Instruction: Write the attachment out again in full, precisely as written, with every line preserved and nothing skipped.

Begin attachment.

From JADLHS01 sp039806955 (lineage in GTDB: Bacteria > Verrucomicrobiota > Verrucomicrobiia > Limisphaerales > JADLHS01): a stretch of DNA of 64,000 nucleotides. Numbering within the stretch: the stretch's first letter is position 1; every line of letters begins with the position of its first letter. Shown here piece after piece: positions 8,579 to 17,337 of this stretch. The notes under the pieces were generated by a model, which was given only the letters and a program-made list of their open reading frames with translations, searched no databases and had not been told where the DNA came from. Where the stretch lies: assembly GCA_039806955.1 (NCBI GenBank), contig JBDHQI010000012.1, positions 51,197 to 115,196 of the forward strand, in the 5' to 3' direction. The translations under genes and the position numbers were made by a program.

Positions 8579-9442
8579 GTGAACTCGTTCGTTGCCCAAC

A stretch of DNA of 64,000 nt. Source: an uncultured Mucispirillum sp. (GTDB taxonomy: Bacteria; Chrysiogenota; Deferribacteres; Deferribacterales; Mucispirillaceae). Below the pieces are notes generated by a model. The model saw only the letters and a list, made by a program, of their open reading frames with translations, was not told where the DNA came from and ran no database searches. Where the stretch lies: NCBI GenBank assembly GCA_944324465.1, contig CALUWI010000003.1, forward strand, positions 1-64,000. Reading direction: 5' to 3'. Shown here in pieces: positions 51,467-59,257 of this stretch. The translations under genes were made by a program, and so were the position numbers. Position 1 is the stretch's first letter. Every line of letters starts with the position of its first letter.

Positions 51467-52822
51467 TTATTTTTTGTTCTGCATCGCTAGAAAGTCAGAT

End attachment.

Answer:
From JADLHS01 sp039806955 (lineage in GTDB: Bacteria > Verrucomicrobiota > Verrucomicrobiia > Limisphaerales > JADLHS01): a stretch of DNA of 64,000 nucleotides. Numbering within the stretch: the stretch's first letter is position 1; every line of letters begins with the position of its first letter. Shown here piece after piece: positions 8,579 to 17,337 of this stretch. The notes under the pieces were generated by a model, which was given only the letters and a program-made list of their open reading frames with translations, searched no databases and had not been told where the DNA came from. Where the stretch lies: assembly GCA_039806955.1 (NCBI GenBank), contig JBDHQI010000012.1, positions 51,197 to 115,196 of the forward strand, in the 5' to 3' direction. The translations under genes and the position numbers were made by a program.

Positions 8579-9442
8579 GTGAACTCGTTCGTTGCCCAAC

A stretch of DNA of 64,000 nt. Source: an uncultured Mucispirillum sp. (GTDB taxonomy: Bacteria; Chrysiogenota; Deferribacteres; Deferribacterales; Mucispirillaceae). Below the pieces are notes generated by a model. The model saw only the letters and a list, made by a program, of their open reading frames with translations, was not told where the DNA came from and ran no database searches. Where the stretch lies: NCBI GenBank assembly GCA_944324465.1, contig CALUWI010000003.1, forward strand, positions 1-64,000. Reading direction: 5' to 3'. Shown here in pieces: positions 51,467-59,257 of this stretch. The translations under genes were made by a program, and so were the position numbers. Position 1 is the stretch's first letter. Every line of letters starts with the position of its first letter.

Positions 51467-52822
51467 TTATTTTTTGTTCTGCATCGCTAGAAAGTCAGAT